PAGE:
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Living with Arthritis 
by Jean Bailey Robor August 11, 2005

Arthritis is a painful disease that takes on several forms. Living as comfortably with it as you can is key to maintaining an enjoyable lifestyle. There are several different types of arthritis. First, let’s define each one and then learn to live with them.


This form of arthritis can be caused by congenital defects, trauma, metabolic disorders, or wear and tear on a joint. “Osteo” means “bone,” and “arthritis” means “inflammation.” Osteoarthritis is the progressive breakdown of cartilage. Cartilage is necessary to protect and cushion joints. Once the cartilage is broken down, the bones begin to rub against each other causing damage to the bones and the underlying tissue. A person affected by osteoarthritis will feel more pain throughout the day as the joints are used more often. Their joints will appear larger and will feel stiff and painful. The most common joints for this disease to strike are the hips and knees, although any joint may be affected. Osteoarthritis is limited to the joints. Given enough time, osteoarthritis can become crippling. Obesity and osteoporosis (bone loss) may aggravate the disease. Changes in the weather can affect the severity of the symptoms of the disease.

Symptoms of Osteoarthritis:

  • Limited joint movement
  • Joint pain, usually associated with activity, sometimes accompanied by “creaking”
  • Pain in the spine
  • Stiffness, lasting less than thirty minutes
  • Joint tenderness
  • Occasional swelling, caused by fluid around the joint
  • Joint deformity, in advanced stages
  • Grinding sensation with joint movement

Diagnosing Osteoarthritis:

Your physician will diagnose the disease on the basis of your history, joint pain, restricted movement, and x-rays of the joint. Early treatment can arrest or improve the disease. There is no cure.

Treatment of Osteoarthritis:

Treatment may include medications to control inflammation and pain, exercise to keep joints mobile, and heat and cold therapy. Your physician will base your treatment on how severe the disease is, how much your symptoms affect your daily life, and the amount of joint damage you have suffered. The goal of treatment is to ultimately manage the disease by reducing symptoms and maintaining joint functions.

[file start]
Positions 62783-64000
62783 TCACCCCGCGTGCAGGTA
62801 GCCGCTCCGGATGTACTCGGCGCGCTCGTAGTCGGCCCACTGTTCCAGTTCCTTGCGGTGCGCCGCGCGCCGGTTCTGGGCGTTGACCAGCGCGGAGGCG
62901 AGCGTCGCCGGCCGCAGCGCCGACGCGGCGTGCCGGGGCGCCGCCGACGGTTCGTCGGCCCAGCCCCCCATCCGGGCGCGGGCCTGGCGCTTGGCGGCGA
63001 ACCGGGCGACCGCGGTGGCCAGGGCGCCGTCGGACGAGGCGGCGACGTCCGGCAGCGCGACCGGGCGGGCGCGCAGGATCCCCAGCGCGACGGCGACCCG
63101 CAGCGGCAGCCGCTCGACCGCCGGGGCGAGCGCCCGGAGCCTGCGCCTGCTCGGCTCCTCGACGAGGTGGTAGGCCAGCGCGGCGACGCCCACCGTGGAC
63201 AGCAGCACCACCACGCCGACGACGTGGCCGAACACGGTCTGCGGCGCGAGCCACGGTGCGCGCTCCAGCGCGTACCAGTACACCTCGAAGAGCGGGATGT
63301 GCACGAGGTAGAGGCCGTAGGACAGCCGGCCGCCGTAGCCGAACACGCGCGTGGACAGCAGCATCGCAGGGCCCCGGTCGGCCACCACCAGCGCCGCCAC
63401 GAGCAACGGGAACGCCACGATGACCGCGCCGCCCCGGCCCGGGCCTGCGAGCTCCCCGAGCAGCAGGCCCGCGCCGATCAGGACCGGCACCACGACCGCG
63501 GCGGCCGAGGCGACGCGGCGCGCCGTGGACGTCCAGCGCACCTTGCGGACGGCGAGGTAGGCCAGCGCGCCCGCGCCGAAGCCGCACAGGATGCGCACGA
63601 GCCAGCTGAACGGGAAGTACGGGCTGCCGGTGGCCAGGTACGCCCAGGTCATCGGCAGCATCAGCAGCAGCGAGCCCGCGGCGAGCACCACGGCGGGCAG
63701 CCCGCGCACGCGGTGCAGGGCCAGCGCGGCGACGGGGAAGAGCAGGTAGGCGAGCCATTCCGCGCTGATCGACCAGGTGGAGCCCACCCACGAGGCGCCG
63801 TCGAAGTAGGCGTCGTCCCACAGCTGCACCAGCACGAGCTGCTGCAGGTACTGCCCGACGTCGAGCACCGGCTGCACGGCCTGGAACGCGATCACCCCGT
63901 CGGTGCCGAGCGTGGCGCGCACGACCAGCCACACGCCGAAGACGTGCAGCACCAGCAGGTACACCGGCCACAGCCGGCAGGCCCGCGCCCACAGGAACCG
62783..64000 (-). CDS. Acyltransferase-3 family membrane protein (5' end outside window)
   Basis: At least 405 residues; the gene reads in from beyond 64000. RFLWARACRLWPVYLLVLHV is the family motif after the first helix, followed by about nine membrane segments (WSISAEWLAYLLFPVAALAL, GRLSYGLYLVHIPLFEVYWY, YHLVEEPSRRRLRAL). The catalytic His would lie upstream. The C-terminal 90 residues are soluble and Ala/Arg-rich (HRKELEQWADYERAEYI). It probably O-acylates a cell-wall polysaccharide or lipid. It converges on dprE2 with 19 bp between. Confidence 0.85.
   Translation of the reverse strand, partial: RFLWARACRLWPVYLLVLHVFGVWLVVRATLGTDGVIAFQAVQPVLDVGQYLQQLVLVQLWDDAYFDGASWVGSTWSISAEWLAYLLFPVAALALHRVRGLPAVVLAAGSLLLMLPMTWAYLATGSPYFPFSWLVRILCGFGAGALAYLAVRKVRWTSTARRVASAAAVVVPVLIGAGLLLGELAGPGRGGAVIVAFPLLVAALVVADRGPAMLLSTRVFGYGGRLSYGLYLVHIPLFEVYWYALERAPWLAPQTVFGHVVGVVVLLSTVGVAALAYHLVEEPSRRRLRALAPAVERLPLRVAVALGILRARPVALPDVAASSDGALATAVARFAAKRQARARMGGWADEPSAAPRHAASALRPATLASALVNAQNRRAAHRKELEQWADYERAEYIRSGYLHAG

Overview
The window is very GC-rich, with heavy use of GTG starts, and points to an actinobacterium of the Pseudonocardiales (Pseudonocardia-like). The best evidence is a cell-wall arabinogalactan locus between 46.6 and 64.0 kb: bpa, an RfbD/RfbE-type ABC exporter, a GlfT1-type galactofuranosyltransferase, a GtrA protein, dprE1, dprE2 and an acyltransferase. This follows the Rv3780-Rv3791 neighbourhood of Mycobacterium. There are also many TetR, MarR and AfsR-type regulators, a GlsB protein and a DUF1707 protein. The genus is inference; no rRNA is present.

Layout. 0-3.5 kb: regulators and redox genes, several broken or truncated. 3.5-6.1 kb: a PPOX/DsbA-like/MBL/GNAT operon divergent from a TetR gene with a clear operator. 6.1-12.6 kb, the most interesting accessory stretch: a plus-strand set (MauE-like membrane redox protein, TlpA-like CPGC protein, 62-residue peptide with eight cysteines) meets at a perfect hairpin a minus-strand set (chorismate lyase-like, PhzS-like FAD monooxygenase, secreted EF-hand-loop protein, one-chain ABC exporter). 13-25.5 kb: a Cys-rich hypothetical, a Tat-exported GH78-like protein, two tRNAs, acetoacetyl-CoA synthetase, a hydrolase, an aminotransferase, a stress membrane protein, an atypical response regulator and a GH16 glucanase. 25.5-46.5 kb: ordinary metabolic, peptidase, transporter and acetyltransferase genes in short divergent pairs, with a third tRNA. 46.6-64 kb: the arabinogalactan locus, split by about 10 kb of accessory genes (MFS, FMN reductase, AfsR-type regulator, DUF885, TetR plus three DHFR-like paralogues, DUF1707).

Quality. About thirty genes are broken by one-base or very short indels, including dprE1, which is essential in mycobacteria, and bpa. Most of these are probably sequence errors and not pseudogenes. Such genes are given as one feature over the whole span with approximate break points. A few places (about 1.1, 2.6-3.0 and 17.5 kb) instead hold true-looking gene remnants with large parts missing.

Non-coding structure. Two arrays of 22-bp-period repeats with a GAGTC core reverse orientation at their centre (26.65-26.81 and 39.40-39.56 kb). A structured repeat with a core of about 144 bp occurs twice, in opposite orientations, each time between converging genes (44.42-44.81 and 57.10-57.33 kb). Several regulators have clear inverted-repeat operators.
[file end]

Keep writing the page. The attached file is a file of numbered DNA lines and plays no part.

Rheumatoid Arthritis

Rheumatoid arthritis is the most common form of arthritis. It usually affects the wrist, hand, elbow, shoulder, knee, and ankle joints. Usually the joints on both sides of the body are affected. Rheumatoid arthritis, an autoimmune disease, occurs when the body’s immune system attacks its own tissues. Pain occurs because of inflammation of the joint’s membrane lining. When you have RA, your immune system is producing too much of a protein called TNF-alpha. In moderate to severe cases, your physician may prescribe a medication that blocks production of TNF-alpha. Not only does pain and stiffness occur, but loss of movement can occur as well. Rheumatoid arthritis is not limited to the joints, but can also affect the body’s organs as well. With the progression of time, rheumatoid arthritis, like osteoarthritis, can become crippling. The cause of rheumatoid arthritis is unknown although genetic factors may be a reason.

Symptoms of Rheumatoid arthritis:

  • Difficulty moving
  • Joint Pain
  • Joint Swelling
  • Joint Stiffness
  • You may also, but not necessarily experience fatigue, fever, or a decrease in appetite.

Diagnosing Rheumatoid arthritis:

Your physician may conduct a lab test to search for an antibody termed “rheumatoid factor” that is found in 80% of people diagnosed with RA. Also, in your physical examination, he will examine any swollen or tender joints. If you are diagnosed with RA, you should begin treatment immediately, under the care of your physician. Early treatment can prevent further joint damage.

Treatment of Rheumatoid arthritis: